Canadian Migration Patterns: From Britain and North America

By Robinson, Guy M. | British Journal of Canadian Studies, September 2005 | Go to article overview

Canadian Migration Patterns: From Britain and North America


Robinson, Guy M., British Journal of Canadian Studies


Barbara J. Messamore (ed.), Canadian Migration Patterns: From Britain and North America (Ottawa: University of Ottawa Press, 2004), 300 pp. Paper. $24.95. £15.00. ISBN 0-7766-0543-7.

This book is a selection of the papers presented at a conference organised by the Centre of Canadian Studies at the University of Edinburgh in 1998. It contains eighteen contributions on the general theme of migration, primarily addressing historical perspectives and especially with reference to the nineteenth century. More recent migrations also feature in some of the final essays and the last chapter refers to the poetry of migration.

The editor sets the scene in her introduction by emphasising how emigration has given Canada a 'kinship with the world' and a tendency for Canadians to identify themselves according to their ethnic origins. She outlines the history of migration to Canada, from which the other contributors take their cue in essays addressing key issues in migration research. Marjory Harper then provides a historiographical survey of migration studies, which provides further context for the essays that follow.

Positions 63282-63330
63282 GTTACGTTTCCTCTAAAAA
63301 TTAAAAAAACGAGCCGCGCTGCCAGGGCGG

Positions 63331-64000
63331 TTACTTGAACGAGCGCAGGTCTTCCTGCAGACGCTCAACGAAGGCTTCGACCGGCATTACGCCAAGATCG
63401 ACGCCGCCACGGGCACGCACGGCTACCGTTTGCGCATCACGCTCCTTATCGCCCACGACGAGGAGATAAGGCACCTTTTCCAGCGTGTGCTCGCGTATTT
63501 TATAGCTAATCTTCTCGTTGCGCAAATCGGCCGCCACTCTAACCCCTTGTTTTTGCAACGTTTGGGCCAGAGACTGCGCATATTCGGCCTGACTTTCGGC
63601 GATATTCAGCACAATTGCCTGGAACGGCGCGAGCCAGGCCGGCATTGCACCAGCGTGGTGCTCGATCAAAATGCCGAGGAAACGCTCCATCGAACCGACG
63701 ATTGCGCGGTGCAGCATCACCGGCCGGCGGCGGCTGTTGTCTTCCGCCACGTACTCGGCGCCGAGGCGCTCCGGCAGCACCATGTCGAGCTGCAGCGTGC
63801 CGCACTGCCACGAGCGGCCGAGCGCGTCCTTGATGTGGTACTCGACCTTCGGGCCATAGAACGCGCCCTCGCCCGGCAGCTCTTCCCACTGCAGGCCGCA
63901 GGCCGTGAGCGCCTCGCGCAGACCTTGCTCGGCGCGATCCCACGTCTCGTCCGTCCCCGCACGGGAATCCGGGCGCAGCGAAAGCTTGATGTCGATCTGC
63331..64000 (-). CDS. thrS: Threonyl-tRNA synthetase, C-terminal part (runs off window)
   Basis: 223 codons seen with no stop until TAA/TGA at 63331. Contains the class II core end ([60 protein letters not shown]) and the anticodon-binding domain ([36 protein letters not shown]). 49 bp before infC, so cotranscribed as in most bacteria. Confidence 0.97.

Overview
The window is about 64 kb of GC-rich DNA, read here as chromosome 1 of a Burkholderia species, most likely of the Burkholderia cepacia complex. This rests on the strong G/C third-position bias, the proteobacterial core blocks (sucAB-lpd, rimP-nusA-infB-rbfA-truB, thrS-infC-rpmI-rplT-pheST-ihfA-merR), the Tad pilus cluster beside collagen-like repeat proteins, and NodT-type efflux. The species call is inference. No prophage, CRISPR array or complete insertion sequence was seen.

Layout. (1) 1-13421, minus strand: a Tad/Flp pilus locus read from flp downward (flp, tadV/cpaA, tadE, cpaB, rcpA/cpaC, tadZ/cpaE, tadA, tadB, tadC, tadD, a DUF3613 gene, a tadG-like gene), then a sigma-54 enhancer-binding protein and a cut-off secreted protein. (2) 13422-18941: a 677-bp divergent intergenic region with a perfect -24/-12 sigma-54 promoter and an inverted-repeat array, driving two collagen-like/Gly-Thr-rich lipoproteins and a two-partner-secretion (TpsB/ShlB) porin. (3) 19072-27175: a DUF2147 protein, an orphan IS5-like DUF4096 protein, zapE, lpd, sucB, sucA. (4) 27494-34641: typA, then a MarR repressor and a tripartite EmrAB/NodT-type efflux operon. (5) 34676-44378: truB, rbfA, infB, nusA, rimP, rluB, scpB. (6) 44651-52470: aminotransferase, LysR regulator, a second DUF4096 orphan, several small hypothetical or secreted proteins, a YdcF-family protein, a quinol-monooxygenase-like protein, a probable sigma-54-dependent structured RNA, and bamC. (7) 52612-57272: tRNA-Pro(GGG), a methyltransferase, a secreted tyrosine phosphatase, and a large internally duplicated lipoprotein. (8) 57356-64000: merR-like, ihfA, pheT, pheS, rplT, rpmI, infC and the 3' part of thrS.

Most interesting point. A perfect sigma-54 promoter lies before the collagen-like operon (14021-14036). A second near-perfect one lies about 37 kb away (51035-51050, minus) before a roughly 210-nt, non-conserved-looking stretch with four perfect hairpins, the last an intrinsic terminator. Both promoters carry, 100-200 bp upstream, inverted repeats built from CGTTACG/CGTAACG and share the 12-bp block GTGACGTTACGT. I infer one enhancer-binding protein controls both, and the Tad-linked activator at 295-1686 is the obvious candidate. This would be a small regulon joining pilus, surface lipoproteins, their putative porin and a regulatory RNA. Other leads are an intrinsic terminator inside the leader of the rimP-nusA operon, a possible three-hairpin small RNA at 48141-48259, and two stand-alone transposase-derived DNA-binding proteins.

Various themes are pursued herein, including attempts to debunk long-held myths in Canadian migration history. For example, Peter Marshall considers whether migrants from the United States between 1791 and 1812 can really be described as 'late Loyalists' whilst Ronald Stagg discusses the extent to which out-migration from Upper Canada after the failure of the rebellion in 1837 was really substantial. These are part of what may be described as revisionist histories represented in the collection. Other revisions include Bruce Elliot's new interpretations of the 'invisible' English immigrants to Canada in the nineteenth century, Wendy Cameron's contribution to this theme, in her analysis if parish-assisted emigration, and Terry McDonald's examination of English migrants' letters from the 1830s. Correspondence is used as a primary source in another four essays as Messamore says, 'enabling us . . . to enter into the world of the migrant' (p. 8). Kathleen Burke focuses on the experiences of two families migrating to Upper Canada; Duff Crerar looks at a Highland family's migration and 'quest for independence'; Joan Bryans considers internal migration, in the form of two sisters moving from Nova Scotia to British Columbia in the 1880s; and Donald F. Harris records the challenges facing a family from the Welsh Borders migrating to British Columbia at the end of the nineteenth century, notably dealing with the fewer social restraints experienced in their adopted home. …

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